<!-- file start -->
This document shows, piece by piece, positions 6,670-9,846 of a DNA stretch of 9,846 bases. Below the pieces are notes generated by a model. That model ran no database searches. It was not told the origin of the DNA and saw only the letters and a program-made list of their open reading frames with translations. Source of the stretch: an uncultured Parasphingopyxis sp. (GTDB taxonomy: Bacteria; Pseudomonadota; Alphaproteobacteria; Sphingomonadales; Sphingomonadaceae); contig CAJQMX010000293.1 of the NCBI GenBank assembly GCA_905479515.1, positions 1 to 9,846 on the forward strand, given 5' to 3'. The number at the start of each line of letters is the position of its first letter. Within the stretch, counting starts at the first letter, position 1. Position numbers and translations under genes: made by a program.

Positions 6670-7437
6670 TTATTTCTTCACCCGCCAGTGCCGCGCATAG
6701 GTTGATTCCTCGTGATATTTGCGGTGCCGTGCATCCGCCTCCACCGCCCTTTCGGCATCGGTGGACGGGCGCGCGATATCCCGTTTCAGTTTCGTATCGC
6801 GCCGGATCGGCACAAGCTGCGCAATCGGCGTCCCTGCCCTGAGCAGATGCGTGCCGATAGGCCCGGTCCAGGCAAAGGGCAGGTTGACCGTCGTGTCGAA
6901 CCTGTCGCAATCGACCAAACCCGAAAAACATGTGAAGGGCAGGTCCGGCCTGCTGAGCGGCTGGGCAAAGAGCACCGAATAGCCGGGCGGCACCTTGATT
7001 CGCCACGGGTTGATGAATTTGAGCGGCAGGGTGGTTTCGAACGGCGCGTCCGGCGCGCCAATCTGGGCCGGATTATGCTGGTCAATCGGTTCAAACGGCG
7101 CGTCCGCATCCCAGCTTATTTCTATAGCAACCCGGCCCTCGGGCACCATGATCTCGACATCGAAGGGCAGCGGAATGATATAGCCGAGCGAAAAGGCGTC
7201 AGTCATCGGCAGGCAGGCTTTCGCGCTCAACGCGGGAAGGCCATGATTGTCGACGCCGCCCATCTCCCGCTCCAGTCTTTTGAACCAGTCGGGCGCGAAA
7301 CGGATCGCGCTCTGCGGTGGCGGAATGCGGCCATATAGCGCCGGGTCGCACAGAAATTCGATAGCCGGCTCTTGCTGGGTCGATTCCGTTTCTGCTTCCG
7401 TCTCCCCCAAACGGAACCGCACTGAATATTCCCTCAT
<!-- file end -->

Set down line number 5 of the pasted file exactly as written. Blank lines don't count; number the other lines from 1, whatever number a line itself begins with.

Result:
6801 GCCGGATCGGCACAAGCTGCGCAATCGGCGTCCCTGCCCTGAGCAGATGCGTGCCGATAGGCCCGGTCCAGGCAAAGGGCAGGTTGACCGTCGTGTCGAA